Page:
One morning in November we received an email from Martha Stewart Weddings magazine. Since it was the 20th anniversary of the magazine, the style editors were creating a photo montage of anniversary gifts for the Winter 2015 issue. They wanted an image of a Katherine Lewis willow basket for the 9th anniversary gift of willow. Of course their deadline was the next day!
They had pulled some photos of fruit baskets and trivets off our website as examples. What they needed were high resolution images. I started browsing photos, picking out possibilities and adding them to a dropbox folder. I picked out some additional baskets that might make good ninth anniversary gifts like Irish potato baskets, flower gathering basket and some lovely arm baskets.
The magazine’s art team gave me a thumbs down on my images and wanted to shoot them in-house. Well by now it was close to 5 in New York, and a little late for the assistant style editor to get approval for giving me access to their shipping account. We were easily persuaded to overnight ship at our expense and invoice them later for the cost. Didn’t want to miss out on the opportunity! We packed up a couple of Irish skibs and a couple of trivets that Colleen requested. We took a big gulp when we saw the express overnight shipping price to New York. But hey, ‘Martha’ will be good for it later, right?
So the baskets arrived the next morning and were photographed by the magazine’s pros. Details confirmed in the afternoon and a Katherine Lewis willow trivet was in the photo spread. “Will they be available for sale starting December 22?” Katherine made plans to weave some trivets!
photo courtesy of Martha Stewart Weddings
The magazine was released at the end of December, and they eventually posted an on-line gallery of the 20 gifts. How fun! When we shared the link to our Dunbar Gardens Facebook page, people were quick to comment that we were going to get slammed with orders. What orders? No rush for trivets so far. We have had many 9th anniversary gift buyers over the years. However most of them have been men buying something willow for women, or occasionally another man. So we had to ponder how many men are looking at Martha Stewart Weddings magazine? Probably not enough!
Thanks to Colleen Banks and Martha Stewart Weddings! You can view more suggestions for willow baskets to gift on the ninth anniversary here on one of our Pinterest boards.
We recently had to prepare ten images of Katherine Lewis willow baskets for an application. It’s always a challenge to distill her work down to just ten baskets. Limiting work to the past three years actually gives a needed structure to the search. Of course, we always find that outstanding willow basket made for a customer that wasn’t photographed with a neutral background. However the real problem is paring it down to something that shows her diverse skills but still seems cohesive. Here are the ten baskets Steve collated to showcase Katherine’s skills as a traditional willow basket maker. Click on a thumbnail to view a larger image, click on the arrows to view the next images.
One of the more impressive willow baskets that Katherine weaves is the bassinet. These are sometimes called Moses baskets. There is real satisfaction in weaving a basket that will hold someone’s child and become an integral part of their family life. Here are a few images of some willow bassinets made by Katherine Lewis.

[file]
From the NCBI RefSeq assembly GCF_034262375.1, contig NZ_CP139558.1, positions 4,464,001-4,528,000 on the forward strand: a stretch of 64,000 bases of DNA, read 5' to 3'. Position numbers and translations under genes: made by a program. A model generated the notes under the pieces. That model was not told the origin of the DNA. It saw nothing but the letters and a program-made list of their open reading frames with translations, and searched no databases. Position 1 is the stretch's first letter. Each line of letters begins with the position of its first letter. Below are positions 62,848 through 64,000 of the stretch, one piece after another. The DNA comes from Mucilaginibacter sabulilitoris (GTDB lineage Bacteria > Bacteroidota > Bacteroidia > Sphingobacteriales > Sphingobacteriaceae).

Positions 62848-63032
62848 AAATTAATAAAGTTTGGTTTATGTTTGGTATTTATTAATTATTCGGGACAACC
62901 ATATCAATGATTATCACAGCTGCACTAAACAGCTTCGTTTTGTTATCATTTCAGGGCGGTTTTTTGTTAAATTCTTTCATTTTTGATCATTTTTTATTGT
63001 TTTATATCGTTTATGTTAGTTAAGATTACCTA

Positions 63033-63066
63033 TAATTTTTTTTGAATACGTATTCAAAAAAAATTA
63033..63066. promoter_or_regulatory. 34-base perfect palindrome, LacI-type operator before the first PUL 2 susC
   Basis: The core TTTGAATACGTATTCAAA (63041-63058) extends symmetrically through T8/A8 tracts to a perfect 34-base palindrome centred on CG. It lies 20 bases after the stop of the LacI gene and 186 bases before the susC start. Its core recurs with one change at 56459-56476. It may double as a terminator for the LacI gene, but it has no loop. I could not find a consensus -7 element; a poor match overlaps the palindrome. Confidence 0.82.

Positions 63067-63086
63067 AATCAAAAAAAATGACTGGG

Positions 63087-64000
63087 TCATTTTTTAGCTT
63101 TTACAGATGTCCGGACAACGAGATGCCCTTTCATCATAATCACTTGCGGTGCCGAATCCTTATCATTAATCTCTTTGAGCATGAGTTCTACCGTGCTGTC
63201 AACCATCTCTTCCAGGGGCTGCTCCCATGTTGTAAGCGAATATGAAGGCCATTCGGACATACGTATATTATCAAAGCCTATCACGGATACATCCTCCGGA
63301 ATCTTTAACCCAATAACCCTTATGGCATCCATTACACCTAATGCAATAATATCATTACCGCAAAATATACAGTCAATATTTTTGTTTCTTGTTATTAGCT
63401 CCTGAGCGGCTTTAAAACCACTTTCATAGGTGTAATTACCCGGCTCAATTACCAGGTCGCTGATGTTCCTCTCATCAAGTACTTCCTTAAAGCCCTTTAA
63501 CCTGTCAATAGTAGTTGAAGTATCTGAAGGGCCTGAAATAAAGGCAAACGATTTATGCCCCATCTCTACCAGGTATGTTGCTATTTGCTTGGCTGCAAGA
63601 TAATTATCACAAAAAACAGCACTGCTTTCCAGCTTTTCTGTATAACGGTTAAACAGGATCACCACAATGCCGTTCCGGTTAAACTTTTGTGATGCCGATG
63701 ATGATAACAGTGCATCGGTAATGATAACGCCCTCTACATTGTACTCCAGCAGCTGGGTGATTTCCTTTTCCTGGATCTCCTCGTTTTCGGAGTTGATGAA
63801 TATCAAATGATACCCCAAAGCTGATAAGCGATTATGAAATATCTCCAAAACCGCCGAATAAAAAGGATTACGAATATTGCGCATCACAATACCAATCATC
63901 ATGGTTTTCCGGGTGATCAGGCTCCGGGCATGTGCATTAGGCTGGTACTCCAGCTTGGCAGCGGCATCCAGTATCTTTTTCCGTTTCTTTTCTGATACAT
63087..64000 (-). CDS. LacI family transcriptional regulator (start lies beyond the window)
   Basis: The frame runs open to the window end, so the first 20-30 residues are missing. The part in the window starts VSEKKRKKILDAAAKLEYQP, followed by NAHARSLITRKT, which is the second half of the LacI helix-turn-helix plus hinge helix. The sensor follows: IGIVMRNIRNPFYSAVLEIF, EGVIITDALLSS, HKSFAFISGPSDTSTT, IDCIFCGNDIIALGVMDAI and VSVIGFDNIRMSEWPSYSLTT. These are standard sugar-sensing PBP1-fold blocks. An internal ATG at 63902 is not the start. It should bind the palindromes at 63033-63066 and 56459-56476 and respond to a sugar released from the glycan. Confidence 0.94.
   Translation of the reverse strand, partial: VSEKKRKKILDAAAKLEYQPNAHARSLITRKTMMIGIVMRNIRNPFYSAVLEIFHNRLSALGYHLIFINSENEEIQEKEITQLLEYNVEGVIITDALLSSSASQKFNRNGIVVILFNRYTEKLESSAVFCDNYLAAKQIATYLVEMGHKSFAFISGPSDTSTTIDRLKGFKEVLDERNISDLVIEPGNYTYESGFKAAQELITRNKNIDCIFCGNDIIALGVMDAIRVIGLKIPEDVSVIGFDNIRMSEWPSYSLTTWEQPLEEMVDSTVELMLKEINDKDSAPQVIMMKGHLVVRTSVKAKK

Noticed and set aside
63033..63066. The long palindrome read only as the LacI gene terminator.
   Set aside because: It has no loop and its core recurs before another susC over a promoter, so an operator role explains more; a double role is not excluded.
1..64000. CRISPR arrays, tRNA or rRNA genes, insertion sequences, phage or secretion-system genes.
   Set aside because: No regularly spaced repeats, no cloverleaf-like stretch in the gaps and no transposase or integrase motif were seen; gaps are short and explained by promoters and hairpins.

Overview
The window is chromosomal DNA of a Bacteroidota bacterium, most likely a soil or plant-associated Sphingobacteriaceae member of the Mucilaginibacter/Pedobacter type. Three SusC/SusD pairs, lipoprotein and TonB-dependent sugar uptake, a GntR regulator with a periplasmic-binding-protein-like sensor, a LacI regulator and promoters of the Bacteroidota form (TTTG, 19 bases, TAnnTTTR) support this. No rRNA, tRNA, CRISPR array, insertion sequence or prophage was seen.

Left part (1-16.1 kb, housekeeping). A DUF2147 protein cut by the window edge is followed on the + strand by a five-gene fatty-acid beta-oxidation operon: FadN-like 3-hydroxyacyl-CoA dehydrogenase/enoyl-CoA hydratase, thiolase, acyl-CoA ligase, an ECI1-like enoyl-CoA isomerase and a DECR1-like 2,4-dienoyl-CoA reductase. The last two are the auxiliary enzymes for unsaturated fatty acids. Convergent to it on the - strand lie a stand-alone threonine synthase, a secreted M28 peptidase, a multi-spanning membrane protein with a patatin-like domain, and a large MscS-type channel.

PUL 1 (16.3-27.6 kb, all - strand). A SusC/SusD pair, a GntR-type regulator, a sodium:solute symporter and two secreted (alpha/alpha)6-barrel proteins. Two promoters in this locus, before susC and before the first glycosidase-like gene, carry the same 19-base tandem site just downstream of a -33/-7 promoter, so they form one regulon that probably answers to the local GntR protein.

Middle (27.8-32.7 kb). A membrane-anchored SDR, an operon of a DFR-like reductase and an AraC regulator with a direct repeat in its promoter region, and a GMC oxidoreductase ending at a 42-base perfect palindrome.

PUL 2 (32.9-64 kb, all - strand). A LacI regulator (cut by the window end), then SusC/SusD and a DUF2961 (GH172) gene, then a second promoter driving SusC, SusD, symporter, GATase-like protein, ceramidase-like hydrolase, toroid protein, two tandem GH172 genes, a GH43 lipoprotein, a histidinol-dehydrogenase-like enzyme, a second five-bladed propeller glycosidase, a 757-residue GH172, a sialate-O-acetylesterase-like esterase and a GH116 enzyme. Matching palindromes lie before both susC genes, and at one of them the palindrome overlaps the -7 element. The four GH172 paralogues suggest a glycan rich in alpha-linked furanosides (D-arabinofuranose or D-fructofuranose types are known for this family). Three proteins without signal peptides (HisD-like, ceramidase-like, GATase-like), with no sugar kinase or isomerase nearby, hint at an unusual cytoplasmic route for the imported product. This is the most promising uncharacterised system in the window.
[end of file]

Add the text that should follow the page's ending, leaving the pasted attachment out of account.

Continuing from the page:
hands on gallery at the Renwick Gallery of the Smithsonian American Art Museum
When Nicholas Bell asked Katherine to donate the use of one of her willow baskets for a hands on gallery at the exhibition “A Measure of the Earth: The Cole-Ware Collection of American Baskets”, she was happy to participate. Katherine took the photo above when she visited the museum back in November, 2013, and you can see Katherine’s basket on the far right. It’s a well made panier à jour with slat willow base, one of Katherine’s ‘signature’ baskets. It was one of eight baskets displayed in this area where museum visitors had the opportunity to pick up the baskets and examine them.
Since the public would be handling the basket, the Renwick Gallery would not insure its value or final condition. It was an understandable and reasonable risk to take for the opportunity to present Katherine’s work to the many visitors. The Smithsonian did agree to return the basket after the exhibition closed on December 8, 2013.
A Measure of the Earth hands on basket
When the exhibition closed we were notified that the basket loan would be returned later that week. December went by so we contacted the Renwick Gallery in early January and were told that we would receive it by the end of the month. In February we contacted the Art Registrar who handles all the shipments of artwork for the Smithsonian. After a couple of emails they replied that the basket was still in the process of being returned. Now it is March, three months after the exhibition closed, and we are still waiting. We already had to deal with a government shutdown that delayed the opening of the exhibition so we figure another delay is just the way things are done in the “other Washington”. “Thank you for your patience.”
P.S. The basket was returned March 6 three days after making this post. The basket was double boxed with loads of padding. By the date of 12/11/13 marked on the inner box it is clear that the Renwick Gallery staff did a timely job the week after the exhibit closed. It’s also amazing how little wear the basket shows after spending a couple of months in the gallery for many people to touch it. I thought I heard a ‘sigh’ when I opened the box, like the basket was happy to see the light after spending three months boxed up in a Smithsonian warehouse